The Ontario cranberry harvest has begun at Johnston’s Cranberry Marsh in Bala, Muskoka. Picking usually gets underway two weekends before Canadian Thanksgiving, but this year it started even earlier, and signs are pointing to a record-breaking crop.
The dry summer was good for the cranberries because bees don’t work when it rains. That means the bees remained busy during the July blossom season, creating a good fruit set.
Our irrigation system allows us to make up for lack of rain fall, ensuring the cranberries get enough moisture as the berries develop.
We have 27 acres of cranberries, and we can harvest an acre a day. Once we add in the time it takes to switch beds, move between marshes and manage the inevitable equipment breakdowns, harvest will take until the end of October.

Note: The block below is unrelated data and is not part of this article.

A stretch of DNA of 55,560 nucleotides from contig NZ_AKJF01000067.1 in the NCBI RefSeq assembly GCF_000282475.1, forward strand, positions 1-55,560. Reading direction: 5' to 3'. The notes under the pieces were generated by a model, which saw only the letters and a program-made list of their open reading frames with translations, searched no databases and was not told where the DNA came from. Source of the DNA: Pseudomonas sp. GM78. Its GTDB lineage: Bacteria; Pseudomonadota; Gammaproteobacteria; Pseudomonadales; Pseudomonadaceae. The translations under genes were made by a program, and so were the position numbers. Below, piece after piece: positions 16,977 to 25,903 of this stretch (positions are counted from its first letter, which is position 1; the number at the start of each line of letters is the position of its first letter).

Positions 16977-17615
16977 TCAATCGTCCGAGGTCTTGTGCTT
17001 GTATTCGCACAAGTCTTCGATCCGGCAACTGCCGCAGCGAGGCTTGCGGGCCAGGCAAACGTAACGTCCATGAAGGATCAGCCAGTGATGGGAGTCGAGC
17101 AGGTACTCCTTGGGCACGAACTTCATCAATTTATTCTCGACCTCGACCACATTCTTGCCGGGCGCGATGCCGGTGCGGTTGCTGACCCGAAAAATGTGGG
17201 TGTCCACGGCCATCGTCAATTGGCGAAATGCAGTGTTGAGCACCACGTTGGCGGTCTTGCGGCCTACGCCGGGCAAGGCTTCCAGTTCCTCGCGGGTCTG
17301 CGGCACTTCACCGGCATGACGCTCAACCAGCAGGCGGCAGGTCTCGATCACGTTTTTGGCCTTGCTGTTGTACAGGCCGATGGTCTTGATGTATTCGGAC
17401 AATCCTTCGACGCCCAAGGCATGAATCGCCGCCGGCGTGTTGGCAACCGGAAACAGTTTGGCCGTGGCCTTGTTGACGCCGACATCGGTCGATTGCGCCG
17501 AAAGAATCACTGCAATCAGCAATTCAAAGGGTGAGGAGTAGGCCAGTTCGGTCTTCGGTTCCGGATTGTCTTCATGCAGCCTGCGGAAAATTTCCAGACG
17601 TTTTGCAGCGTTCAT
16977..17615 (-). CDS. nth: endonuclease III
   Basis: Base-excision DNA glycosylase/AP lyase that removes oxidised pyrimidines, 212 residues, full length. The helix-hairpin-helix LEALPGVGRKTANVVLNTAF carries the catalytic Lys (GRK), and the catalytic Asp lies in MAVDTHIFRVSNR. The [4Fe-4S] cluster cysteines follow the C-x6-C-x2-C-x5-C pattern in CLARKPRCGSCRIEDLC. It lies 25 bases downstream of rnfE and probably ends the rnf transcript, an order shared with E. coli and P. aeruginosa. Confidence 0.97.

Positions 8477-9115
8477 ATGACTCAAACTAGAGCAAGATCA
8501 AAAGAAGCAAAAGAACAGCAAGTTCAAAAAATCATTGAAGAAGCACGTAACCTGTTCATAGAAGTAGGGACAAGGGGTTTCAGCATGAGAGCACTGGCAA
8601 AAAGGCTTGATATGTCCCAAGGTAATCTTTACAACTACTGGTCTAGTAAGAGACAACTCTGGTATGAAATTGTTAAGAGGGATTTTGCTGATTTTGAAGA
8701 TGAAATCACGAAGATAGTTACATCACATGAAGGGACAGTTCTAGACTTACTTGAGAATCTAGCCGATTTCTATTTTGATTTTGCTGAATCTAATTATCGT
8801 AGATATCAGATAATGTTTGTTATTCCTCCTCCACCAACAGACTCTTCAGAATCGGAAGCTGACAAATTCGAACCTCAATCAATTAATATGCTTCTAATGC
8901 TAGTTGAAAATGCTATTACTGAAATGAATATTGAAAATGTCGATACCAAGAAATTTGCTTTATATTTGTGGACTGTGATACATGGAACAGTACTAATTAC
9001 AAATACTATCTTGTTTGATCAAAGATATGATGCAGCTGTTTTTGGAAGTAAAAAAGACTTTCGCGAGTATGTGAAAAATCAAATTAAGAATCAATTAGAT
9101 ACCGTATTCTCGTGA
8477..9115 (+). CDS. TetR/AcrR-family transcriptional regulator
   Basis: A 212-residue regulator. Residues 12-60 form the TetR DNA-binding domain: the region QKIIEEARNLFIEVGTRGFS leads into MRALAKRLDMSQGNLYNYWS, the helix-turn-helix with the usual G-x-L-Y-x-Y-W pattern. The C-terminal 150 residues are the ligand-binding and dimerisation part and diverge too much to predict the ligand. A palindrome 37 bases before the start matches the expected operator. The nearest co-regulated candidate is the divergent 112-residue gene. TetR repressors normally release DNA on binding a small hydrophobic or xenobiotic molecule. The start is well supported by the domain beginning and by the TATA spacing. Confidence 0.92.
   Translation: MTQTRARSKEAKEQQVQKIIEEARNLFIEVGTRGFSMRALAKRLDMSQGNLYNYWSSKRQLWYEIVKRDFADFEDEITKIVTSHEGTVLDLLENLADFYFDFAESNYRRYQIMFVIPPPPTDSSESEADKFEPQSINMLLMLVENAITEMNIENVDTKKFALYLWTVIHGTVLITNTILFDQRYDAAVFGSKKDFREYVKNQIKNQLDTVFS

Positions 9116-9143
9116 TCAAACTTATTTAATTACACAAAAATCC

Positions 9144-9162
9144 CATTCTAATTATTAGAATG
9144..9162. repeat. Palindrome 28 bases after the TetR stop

One of the best kept cranberry secrets is that they don’t grow in water. They don’t even like to get their feet wet! Cranberries grow in wetlands because of the acidic, peat soil. Growers flood at harvest time because it makes the picking easier. Cranberries tend to hide in the low, dense mat of vines that produces them. Flooding brings them floating toward the surface.
Our harvest method isn’t like the commercials. The two guys standing in a bog surrounded by floating cranberries happens when growers use a machine to ‘beat’ the vines and knock off the cranberries. Most growers harvest this way because it’s fast and easy – and makes for fun commercials. We believe, however, that gentle handling makes for better berries. Our Getzinger Retracto-tooth picker gently combs the berries off the vines, resulting in less bruising and better quality fruit.
During the harvest season, there’s lots going on here at the farm.